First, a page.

Yeda's US Patent No. 8,629,259 directed to tailor-made thermotolerance for photosynthetic organisms
In US Patent No. 8,629,259 (issued January 14, 2014), Yeda Research and Development Co. Ltd. notes
Numerous studies showed that the photosynthetic energy conversion by PSII RC is highly sensitive to irradiation and temperature variations [Takahashi et al., Plant Cell Physiol 45, 251-5 (2004); Murata et al Biochim Biophys Acta 1767, 414-21 (2007)]. Also, recent studies have suggested that the PSII RC is a key player in regulating the rate of photosynthetic energy conversion in response to the prevailing temperature [Yamasaki et al., Plant Physiol 128, 1087-97 (2002)].
Taking into consideration the global warming effect, annual and even daily changes in temperature in aquatic areas (e.g., oceans, small lakes and ponds), dramatically narrow the efficiency of biomass production of thermophilic and mesophilic microalgal strains as well as of different strains of cyanobacteria and thus limits their growth to the tropical arena. Even there, current global heating is expected to exceed the thermotolerance and production efficacy of these organisms [Wraight, Front Biosci 9, 309-37 (2004); Behrenfeld et al. Nature 444, 752-5 (2006)]. Although the expected changes in global temperatures are only in the order of several degrees, it is predicted that biomass production may be dramatically effected.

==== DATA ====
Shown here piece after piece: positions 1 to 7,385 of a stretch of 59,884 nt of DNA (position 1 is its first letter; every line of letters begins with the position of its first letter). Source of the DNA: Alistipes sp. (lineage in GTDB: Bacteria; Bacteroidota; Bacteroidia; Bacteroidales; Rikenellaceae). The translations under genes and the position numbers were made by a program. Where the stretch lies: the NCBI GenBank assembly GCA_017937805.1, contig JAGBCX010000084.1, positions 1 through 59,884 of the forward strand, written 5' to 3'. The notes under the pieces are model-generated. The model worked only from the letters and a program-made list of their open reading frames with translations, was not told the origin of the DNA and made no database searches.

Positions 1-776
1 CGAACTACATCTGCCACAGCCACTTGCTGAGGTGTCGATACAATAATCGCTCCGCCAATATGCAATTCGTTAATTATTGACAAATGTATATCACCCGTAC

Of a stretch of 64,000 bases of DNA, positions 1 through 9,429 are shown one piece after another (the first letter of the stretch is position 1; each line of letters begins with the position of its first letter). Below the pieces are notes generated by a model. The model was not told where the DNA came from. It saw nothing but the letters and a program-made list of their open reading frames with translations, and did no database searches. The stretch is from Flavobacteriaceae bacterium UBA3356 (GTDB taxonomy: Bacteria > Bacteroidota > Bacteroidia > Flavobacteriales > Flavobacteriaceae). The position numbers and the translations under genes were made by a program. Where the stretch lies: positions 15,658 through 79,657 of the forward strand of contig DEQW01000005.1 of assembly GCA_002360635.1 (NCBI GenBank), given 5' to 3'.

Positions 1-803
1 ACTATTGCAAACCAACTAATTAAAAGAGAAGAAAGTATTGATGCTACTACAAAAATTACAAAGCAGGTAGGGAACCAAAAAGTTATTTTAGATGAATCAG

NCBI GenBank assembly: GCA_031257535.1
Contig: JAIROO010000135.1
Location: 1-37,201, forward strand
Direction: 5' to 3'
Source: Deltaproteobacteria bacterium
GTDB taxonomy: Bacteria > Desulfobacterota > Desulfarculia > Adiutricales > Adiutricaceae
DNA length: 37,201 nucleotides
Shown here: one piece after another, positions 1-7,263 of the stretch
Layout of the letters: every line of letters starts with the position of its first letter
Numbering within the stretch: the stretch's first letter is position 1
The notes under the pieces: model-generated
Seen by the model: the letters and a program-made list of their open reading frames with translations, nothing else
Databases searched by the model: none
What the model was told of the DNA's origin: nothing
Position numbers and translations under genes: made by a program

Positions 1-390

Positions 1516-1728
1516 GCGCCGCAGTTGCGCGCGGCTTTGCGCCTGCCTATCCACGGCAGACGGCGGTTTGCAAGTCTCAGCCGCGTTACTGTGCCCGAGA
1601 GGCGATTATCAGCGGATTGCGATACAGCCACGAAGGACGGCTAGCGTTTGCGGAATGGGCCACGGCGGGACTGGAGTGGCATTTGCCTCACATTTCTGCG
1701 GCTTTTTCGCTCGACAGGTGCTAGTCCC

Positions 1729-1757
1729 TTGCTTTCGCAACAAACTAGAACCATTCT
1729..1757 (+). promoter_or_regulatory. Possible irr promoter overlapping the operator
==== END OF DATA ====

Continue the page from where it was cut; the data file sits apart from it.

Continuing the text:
The increased need for biofuel and the concomitant shortage of food across the world underscores the urgent need for methods of increasing resistance of plants, algea and microalgae to ambient temperature changes.
Claims of US '259 include:
Claim 1. An isolated polynucleotide comprising the nucleic acid sequence encoding a D1 polypeptide as set forth in SEQ ID NO: 36 of a Type II reaction center of a photosynthetic organism, wherein said D1 polypeptide comprises amino acid sequence modifications at a D1/D2 interface position corresponding to Serine 209 of SEQ ID NO: 36 and a position corresponding to Serine 212 of SEQ ID NO: 36, said amino acid modifications impart said type II reaction center with an activity under a higher temperature range than that of a type II reaction center endogenous to said photosynthetic organism.
Claim 7. A method of increasing activity of a type II reaction center of a photosynthetic organism under non-physiological temperature, the method comprising introducing into the photosynthetic organism the isolated polynucleotide of claim 1, thereby increasing the activity of a type II reaction center under a non-physiological temperature.